I’ve recently finished reading Hans Rosling’s (posthumously published book) Factfulness. This book is a valuable examination of good analytical mental habits, especially for lay people, and I highly recommend it for your Kindle app.
What was particularly interesting to me was how they broke the world down into four categories based on consumable income. They call this “Dollar Street,” and showed how all over the world, people in roughly the same category of spending would do things in roughly the same way.
I thought we could similarly analyze places and peoples by percent Christian (in the broadest sense). While it can be challenging to know the precise % Christian of a place or a people group, we could reasonably accurately identify a general level.
Dollar Street’s categories are based on doublings. They go roughly like this:
The total count of countries or provinces by level was fairly unsurprising:
Of greater interest to me was the populations at each of the levels. (In the province graph below, I’ve included a “Level 0”: these are provinces for which I have absolutely no indicator of any Christian believers at all.)
The Dollar Street-style implications of this analysis can be taken further in the future; in this post, I just want to highlight something that comes out of greater granularity of data: the “hidden” nature of less-reached places.A country like India can have enough Christians in some spots to push it “a little higher” on the “level” scale (and in many other lists, too)–and yet these Christians are “localized” in a few places. So while some countries can show up on some lists as being “more reached,” the reality is inside the countriesthere are pockets of more and less reached places.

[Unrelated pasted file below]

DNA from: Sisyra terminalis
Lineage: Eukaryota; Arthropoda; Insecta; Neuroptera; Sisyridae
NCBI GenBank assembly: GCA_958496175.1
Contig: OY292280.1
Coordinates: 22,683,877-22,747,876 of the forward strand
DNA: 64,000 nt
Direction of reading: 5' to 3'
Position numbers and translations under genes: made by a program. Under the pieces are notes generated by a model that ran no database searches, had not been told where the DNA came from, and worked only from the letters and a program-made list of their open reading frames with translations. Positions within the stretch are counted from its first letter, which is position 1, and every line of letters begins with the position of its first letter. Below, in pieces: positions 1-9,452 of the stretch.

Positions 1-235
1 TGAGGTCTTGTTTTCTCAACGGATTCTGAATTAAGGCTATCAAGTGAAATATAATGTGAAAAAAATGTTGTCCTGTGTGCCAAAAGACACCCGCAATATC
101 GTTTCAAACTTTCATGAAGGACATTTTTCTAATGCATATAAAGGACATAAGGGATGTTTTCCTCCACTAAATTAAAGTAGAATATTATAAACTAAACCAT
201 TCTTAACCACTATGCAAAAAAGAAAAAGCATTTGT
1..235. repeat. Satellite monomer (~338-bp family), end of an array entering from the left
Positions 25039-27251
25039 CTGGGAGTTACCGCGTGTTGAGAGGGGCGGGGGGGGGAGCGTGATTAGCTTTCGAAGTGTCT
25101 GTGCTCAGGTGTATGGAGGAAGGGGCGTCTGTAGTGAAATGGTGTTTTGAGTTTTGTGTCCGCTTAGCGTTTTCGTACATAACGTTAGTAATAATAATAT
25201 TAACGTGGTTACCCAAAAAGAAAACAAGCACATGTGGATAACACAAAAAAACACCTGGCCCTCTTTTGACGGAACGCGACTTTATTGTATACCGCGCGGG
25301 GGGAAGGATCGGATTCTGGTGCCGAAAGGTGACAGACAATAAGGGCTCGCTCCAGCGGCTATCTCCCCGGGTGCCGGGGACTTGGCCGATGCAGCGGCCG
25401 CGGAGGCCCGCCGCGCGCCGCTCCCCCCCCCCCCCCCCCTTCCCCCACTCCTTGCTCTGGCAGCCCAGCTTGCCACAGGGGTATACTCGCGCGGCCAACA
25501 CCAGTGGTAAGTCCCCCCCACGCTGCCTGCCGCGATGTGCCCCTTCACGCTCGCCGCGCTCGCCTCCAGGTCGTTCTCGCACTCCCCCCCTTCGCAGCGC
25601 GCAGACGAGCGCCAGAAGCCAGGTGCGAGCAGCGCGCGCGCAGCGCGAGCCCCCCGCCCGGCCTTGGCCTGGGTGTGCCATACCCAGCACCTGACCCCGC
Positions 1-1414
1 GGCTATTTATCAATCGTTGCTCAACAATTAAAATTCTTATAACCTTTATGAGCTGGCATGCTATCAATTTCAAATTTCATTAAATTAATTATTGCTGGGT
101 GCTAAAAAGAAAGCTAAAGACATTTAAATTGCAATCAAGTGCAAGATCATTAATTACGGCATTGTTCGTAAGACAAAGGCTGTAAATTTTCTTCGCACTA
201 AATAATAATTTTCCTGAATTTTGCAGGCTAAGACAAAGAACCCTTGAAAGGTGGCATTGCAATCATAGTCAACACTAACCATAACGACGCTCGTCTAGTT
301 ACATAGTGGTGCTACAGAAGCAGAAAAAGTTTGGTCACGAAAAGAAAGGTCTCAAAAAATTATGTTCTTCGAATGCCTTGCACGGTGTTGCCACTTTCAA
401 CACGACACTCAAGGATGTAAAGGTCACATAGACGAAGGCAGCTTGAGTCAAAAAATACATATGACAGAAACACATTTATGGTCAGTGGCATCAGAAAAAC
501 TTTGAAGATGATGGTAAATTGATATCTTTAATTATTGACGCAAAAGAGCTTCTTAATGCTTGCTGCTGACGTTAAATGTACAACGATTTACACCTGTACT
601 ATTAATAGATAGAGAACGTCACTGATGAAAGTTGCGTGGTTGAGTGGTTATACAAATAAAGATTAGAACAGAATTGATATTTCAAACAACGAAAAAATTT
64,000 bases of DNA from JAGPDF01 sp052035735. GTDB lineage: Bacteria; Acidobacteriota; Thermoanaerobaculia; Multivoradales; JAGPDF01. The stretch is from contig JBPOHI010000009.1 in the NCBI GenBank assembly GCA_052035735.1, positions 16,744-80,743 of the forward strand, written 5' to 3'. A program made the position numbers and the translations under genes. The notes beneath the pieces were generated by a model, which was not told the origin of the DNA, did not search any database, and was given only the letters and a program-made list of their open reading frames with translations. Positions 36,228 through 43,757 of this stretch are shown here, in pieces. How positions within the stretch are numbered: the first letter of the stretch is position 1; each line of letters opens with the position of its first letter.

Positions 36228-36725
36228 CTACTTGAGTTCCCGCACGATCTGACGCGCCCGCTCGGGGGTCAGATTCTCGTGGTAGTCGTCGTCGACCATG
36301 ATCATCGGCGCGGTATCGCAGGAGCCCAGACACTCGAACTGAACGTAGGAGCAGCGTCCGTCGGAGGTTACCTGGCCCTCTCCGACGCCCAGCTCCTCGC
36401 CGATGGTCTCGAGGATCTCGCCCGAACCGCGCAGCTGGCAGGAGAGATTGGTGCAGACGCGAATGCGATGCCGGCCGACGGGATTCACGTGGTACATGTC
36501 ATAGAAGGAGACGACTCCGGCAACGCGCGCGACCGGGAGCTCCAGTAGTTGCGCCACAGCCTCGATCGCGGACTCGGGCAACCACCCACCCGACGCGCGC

The reality is, something like a quarter of the world’s population lives in locations that are less than 2% Christian–places that are heavily unevangelized, where many can live never meeting a believer. And, another quarter of the world lives in places that are between 2% and 8% Christian–perhaps not “unreached” by some definitions, but areas where a lot of work is left to be done.
This kind of reality holds just as true for people groups and provinces as it does for countries. Inside any large population there will be more-reached and less-reached subsets. Look at Turkey: the west is more engaged than the east. Look inside Istanbul, and you’ll find the same thing.
Before anyone asks: no, my list is not publicly available; it’s internal to Beyond and some of our partners. But really, the point of this post is: this kind of analysis is not rocket science. You could do it yourself for any place where you work. Just grab a list of the provinces or districts for the country you’re working in, and for each place, ask yourself which level each of the component segments is obviously at. For most places, with a little bit of Googling, you’ll find Census data or other survey data that will help you figure it out.
I leave the exercise to you because I think it’s a needed one: it teaches us to look inside the segments, find the nuance and look for the gaps, the people who have less access. That’s a skill that all of us in mission strategy need to develop.